Nuclear expert: North Korea says it will freeze reactor for electricity commitments

Tuesday, February 6th 2007, 8:04 am
By: News On 6

WASHINGTON (AP) _ North Korea is proposing to shutter its main nuclear reactor and allow U.N. monitoring in return for massive energy shipments and normal relations with the United States, according to an American nuclear expert who visited Pyongyang last week.

David Albright, a former U.N. nuclear inspector, said in an interview Tuesday that North Korean officials told him they also wanted another key concession for shutting down their Yongbyon reactor: the lifting of U.S. financial restrictions imposed for alleged North Korean counterfeiting of U.S. currency and money laundering. Those restrictions have led to about $24 million in North Korean funds being frozen at a Macau bank.

North Korea, the United States, South Korea, Japan, China and Russia are set to begin a new round of talks Thursday in Beijing aimed at ridding the North of its nuclear weapons program. The push found new urgency after missile and nuclear bomb tests by the communist-led North last year.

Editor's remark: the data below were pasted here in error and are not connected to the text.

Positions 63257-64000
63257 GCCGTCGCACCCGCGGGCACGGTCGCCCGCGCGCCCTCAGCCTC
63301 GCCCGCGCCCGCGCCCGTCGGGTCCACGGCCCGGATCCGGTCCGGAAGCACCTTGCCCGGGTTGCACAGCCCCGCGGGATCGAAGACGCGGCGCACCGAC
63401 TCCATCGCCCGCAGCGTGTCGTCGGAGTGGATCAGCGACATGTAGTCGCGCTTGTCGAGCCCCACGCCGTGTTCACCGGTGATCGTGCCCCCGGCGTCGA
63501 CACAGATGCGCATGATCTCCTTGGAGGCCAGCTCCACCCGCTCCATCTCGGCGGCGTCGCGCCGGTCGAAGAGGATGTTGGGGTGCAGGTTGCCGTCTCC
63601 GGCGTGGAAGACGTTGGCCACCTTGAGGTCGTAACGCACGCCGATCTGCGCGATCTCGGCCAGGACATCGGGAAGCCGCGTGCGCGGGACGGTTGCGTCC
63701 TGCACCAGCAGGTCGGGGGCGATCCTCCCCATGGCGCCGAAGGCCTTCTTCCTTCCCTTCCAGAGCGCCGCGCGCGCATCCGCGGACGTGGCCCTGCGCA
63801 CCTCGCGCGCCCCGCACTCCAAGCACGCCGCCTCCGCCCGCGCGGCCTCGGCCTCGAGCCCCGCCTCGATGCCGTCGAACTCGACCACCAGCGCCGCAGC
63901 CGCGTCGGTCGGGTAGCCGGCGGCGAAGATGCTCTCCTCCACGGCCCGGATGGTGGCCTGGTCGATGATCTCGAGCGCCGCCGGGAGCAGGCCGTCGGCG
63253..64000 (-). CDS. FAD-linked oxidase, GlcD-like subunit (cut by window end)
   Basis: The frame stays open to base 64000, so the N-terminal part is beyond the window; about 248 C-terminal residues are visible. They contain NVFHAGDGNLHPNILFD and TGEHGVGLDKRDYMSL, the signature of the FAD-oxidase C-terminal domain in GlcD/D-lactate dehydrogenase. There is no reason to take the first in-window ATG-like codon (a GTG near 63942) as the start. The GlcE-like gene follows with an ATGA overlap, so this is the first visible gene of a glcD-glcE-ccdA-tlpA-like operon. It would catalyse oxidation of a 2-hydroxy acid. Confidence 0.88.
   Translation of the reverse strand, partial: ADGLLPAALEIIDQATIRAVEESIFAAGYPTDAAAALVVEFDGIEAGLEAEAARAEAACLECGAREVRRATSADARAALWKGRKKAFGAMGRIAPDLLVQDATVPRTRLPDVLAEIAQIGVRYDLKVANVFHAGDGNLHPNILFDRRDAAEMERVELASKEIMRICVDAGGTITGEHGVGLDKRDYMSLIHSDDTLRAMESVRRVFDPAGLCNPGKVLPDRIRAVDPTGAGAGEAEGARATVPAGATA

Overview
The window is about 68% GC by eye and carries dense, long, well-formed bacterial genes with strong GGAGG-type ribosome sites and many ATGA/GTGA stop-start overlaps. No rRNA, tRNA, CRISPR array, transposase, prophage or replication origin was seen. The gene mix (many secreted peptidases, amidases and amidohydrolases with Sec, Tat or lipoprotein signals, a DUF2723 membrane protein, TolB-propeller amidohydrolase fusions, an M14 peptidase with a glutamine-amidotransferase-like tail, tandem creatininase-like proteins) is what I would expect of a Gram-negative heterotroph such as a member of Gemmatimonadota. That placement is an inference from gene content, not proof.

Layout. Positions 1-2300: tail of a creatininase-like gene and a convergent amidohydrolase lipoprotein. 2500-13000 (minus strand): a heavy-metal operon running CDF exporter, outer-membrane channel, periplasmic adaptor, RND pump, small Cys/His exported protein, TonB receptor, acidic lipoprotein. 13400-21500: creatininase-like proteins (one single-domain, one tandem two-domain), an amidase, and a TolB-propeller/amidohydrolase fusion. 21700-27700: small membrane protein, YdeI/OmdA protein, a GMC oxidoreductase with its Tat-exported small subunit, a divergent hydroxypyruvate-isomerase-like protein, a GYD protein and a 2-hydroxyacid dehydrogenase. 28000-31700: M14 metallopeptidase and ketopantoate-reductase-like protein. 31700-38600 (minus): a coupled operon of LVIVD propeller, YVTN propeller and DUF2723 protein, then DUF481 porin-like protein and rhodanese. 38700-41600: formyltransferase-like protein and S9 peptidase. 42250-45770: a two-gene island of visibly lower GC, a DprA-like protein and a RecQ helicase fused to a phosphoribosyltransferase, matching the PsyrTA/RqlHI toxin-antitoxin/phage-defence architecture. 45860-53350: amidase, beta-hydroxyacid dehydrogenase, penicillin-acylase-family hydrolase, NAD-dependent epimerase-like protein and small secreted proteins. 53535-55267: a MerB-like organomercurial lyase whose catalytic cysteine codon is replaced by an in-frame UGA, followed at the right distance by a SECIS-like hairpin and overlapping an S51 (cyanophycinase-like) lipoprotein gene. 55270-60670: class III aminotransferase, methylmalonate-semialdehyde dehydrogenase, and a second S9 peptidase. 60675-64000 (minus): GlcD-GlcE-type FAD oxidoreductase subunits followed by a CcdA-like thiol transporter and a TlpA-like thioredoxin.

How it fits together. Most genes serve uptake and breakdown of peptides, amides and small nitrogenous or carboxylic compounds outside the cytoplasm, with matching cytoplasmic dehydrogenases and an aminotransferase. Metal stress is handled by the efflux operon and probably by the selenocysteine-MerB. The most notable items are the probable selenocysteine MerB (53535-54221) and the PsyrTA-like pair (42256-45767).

Chief North Korean disarmament negotiator Kim Kye Gwan told Albright and Joel Wit, a former State Department official, that nothing would happen until the U.S. agreed to the construction of light-water reactors that Washington promised North Korea under a 1994 deal to freeze Pyongyang's nuclear program.

That deal, which also included an annual supply of half a million tons of heavy fuel oil until the reactors were built, was scrapped in 2002 when North Korea admitted it had restarted its atomic program.

Albright said the North emphasized that it now wanted either electricity shipments or more heavy fuel oil than was promised in the 1994 deal.

Albright said North Korean officials ``acted as if it was going to be settled. They were pretty optimistic.''

``My sense is that they're willing to go for disarmament, but that it's going to be a very slow process, because of the lack of trust of the United States,'' said Albright, the head of the Institute for Science and International Security.

Christopher Hill, the chief U.S. envoy to the six-nation negotiations, said Tuesday in Tokyo that negotiators from Pyongyang had not raised the issue of heavy fuel oil in return for shutting down its reactor.

But Hill said there was room to discuss the matter under a September 2005 pledge in which North Korea agreed to give up its nuclear program in exchange for aid and security guarantees.